We're also going to take the audience through what this deal that Don Jr. cut for himself? He cut himself a good deal, Coop, and we're going to say what it does and does not mean for the search for truth going forward.
COOPER: All right, we'll be watching. Chris, thanks very much. About six minutes from now.
Coming up next, remembering a man that made us laugh.
[20:58:10] COOPER: The lost of comedy legend today, actor and comedian Tim Conway died this morning at his home in Los Angeles. Conway is, of course, best known for his work on "The Carol Burnett Show." He won three Emmys for co-starring the show and a fourth as a member of this writing team.
I used to watch this all during my childhood. He once summed up his life by saying, "I was born and then I did 'The Carol Burnett Show' for 11 years, what else is there to know." I just want to show you a clip from one of his most famous sketches where he plays a very inexperienced dentist.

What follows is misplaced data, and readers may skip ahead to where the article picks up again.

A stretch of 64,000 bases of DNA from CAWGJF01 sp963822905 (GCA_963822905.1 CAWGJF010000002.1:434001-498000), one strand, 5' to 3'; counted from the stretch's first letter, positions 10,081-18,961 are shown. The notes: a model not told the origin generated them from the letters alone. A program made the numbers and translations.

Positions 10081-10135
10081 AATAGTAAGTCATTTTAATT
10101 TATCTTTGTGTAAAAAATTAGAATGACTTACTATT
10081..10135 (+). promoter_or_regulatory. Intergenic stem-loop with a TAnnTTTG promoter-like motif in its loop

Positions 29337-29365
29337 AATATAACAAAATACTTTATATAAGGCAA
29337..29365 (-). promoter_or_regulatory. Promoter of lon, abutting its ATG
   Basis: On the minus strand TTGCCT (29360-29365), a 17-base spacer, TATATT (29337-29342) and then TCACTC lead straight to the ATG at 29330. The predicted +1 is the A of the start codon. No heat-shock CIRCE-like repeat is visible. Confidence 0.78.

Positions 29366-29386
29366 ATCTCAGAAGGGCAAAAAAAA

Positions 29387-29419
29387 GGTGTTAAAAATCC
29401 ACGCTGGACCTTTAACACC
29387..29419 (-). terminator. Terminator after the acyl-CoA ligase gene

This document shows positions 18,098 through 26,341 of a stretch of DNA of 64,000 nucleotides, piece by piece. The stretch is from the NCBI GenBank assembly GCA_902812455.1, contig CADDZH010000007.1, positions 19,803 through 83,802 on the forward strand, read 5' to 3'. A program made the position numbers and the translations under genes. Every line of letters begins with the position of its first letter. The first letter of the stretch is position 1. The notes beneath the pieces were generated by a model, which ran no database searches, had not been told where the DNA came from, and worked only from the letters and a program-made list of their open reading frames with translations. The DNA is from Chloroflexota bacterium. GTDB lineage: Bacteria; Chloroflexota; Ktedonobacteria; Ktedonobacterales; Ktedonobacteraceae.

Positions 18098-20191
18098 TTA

(BEGIN VIDEO CLIP)
TIM CONWAY, COMEDIAN: Oh, I guess you're like (INAUDIBLE).
I'll just give you a little (INAUDIBLE).
(END VIDEO CLIP)
COOPER: His specialty was not only making the audience laugh, but making all the other people he was playing with break out in laughter as well. That was Harvey Korman he was working with.
In a statement to CNN, Carol Burnett said that she is heart broken, adding he was one in a million, not only as a brilliant comedian but as a loving human being. Tonight, Burnett will dedicate the performance of her one-woman show to Conway's memory.
I had the pleasure of having him on my day time show years ago and ran into him again at a restaurant not so long ago in Los Angeles and he was a true gentleman every time and, oh, so funny. Tim Conway died after a long battle with illness. He was 85 and will be missed.